Stunt airplane lands safely on Route 231 after engine seizes

A police spokeswoman said there were no injuries after a small airplane landed on Route 231 in Babylon, just north of Montauk Highway, near John Street, shortly before 1 p.m. Videojournalists: Chris Ware and James Carbone. Air traffic audio: liveatc.net (May 2, 2013)

A pilot training for an air show landed a single-engine stunt plane on Route 231 in Babylon Thursday afternoon after the engine seized and all three propeller blades snapped in midair.

Witnesses said the gliding plane landed safely in the southbound lanes, squeezing between cars and trucks.

The pilot, David Windmiller, 49, of Melville, scrambled out of the cockpit uninjured shortly before 1 p.m.

When the engine trouble started, the Zivko Edge 540 was 2,200 feet off the ground. Windmiller was returning to Republic Airport in East Farmingdale after practicing maneuvers over the ocean.

"Mayday, mayday, mayday," he called to the airport's control tower. "I don't know where I'm going down, but I'm going down someplace . . . major engine failure."

Windmiller said later that he was too far from Republic to land there, so he scanned the Earth below for alternatives.

"I looked at fields, but I saw people playing," he said. "I looked at yards. I looked at Sunrise [Highway], but there was too much traffic."

His glide time running out, he opted for Route 231. "It was to the last second," he said.

He managed a hard landing, brakes screeching as he maneuvered the plane to a grassy area near the John Street exit.

FAA spokesman Jim Peters said an aviation safety inspector from the agency's Farmingdale office interviewed Windmiller at the scene but that a full investigation could take several months.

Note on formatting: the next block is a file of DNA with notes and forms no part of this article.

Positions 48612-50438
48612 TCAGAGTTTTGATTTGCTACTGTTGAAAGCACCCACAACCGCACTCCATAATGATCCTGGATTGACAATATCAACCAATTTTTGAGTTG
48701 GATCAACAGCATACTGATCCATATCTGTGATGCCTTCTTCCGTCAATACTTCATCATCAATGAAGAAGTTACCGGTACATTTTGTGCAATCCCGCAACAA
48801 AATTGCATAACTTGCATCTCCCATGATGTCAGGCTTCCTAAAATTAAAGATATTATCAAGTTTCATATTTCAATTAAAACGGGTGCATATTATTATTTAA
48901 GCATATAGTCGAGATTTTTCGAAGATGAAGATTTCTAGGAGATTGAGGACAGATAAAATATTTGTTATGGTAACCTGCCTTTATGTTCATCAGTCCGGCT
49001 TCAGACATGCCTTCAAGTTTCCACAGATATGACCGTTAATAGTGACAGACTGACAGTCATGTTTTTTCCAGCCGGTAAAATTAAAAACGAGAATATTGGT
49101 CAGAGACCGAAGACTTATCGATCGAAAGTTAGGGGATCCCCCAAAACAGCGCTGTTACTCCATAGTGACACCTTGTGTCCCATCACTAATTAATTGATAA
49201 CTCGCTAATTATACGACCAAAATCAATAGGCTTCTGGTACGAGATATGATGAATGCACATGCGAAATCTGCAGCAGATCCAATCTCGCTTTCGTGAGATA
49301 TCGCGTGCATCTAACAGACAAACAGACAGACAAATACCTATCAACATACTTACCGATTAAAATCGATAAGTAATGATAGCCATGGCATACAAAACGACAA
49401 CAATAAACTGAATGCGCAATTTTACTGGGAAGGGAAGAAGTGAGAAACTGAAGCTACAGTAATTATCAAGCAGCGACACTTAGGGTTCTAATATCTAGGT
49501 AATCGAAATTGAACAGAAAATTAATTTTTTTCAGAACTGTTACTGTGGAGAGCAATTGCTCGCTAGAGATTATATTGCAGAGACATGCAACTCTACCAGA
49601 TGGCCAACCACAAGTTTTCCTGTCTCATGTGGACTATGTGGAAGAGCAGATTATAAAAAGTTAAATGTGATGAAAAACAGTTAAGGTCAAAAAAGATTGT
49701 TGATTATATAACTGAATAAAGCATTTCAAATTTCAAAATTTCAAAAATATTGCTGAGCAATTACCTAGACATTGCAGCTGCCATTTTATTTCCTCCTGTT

Windmiller, a real estate developer and father of five, said he's been flying since he was 14, logging 17,500 flight hours -- some spent representing the nation in the World Aerobatic Championships in France in 2000. The plane is registered to Lumcavok Aviation in Bear, Del.

Three state transportation workers who witnessed the landing said Windmiller was "cool as a cucumber" when he emerged from the plane.

"The new Sully," said one of the DOT workers, Gerard Cappiello, in a nod to Chesley "Sully" Sullenberger, who landed US Airways Flight 1549 on the Hudson River off Manhattan in 2009 with all 155 passengers and crew surviving.

Windmiller intends to fly again soon. He needs to get in more practice time before the Bethpage Air Show at Jones Beach on May 25-26.

"Something like this," he said, "is just a part of flying, unfortunately."

With Gary Dymski

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